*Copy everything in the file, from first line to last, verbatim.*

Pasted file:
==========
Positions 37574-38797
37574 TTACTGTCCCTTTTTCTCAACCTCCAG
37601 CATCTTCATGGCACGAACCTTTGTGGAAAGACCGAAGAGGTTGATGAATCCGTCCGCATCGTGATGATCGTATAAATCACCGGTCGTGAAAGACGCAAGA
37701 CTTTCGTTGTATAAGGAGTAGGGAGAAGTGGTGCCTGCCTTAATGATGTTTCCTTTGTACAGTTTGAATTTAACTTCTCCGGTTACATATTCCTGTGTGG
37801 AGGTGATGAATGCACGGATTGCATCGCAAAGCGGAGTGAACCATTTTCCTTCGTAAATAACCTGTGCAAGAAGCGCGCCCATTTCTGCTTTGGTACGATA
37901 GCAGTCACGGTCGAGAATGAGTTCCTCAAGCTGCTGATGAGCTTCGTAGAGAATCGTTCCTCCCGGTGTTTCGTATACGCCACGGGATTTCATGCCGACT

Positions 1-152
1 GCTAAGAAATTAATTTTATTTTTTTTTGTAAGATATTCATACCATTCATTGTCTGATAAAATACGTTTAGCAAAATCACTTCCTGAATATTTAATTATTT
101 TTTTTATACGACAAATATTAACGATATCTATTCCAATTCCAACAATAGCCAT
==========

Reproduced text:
Positions 37574-38797
37574 TTACTGTCCCTTTTTCTCAACCTCCAG
37601 CATCTTCATGGCACGAACCTTTGTGGAAAGACCGAAGAGGTTGATGAATCCGTCCGCATCGTGATGATCGTATAAATCACCGGTCGTGAAAGACGCAAGA
37701 CTTTCGTTGTATAAGGAGTAGGGAGAAGTGGTGCCTGCCTTAATGATGTTTCCTTTGTACAGTTTGAATTTAACTTCTCCGGTTACATATTCCTGTGTGG
37801 AGGTGATGAATGCACGGATTGCATCGCAAAGCGGAGTGAACCATTTTCCTTCGTAAATAACCTGTGCAAGAAGCGCGCCCATTTCTGCTTTGGTACGATA
37901 GCAGTCACGGTCGAGAATGAGTTCCTCAAGCTGCTGATGAGCTTCGTAGAGAATCGTTCCTCCCGGTGTTTCGTATACGCCACGGGATTTCATGCCGACT

Positions 1-152
1 GCTAAGAAATTAATTTTATTTTTTTTTGTAAGATATTCATACCATTCATTGTCTGATAAAATACGTTTAGCAAAATCACTTCCTGAATATTTAATTATTT
101 TTTTTATACGACAAATATTAACGATATCTATTCCAATTCCAACAATAGCCAT